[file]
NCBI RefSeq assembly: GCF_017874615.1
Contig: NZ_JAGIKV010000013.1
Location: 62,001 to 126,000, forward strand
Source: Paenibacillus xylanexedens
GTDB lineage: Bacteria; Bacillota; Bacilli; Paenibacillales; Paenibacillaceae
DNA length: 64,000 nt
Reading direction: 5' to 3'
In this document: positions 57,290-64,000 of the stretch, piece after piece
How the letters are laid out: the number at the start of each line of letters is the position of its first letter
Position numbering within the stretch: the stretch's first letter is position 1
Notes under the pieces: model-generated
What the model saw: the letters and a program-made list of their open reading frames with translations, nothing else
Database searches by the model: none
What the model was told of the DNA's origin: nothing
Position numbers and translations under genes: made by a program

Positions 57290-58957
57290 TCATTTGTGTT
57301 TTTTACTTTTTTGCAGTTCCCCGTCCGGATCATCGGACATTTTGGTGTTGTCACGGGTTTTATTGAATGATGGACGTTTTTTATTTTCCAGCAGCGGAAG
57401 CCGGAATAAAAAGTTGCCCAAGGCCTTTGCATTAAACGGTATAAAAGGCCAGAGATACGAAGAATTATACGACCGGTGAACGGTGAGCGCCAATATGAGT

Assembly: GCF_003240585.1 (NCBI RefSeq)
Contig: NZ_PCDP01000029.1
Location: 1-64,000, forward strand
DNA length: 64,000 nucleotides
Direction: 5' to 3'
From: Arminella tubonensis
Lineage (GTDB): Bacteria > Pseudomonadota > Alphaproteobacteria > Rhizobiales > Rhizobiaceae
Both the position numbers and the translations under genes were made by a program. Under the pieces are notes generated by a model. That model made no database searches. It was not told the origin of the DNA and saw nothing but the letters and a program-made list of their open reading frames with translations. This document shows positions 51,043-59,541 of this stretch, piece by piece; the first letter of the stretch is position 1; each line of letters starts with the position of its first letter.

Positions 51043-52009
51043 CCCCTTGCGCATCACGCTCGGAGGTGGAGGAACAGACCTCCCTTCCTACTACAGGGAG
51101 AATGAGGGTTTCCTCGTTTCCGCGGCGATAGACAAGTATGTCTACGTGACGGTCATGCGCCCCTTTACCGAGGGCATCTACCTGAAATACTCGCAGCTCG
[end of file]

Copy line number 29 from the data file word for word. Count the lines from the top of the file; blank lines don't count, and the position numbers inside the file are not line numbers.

51043 CCCCTTGCGCATCACGCTCGGAGGTGGAGGAACAGACCTCCCTTCCTACTACAGGGAG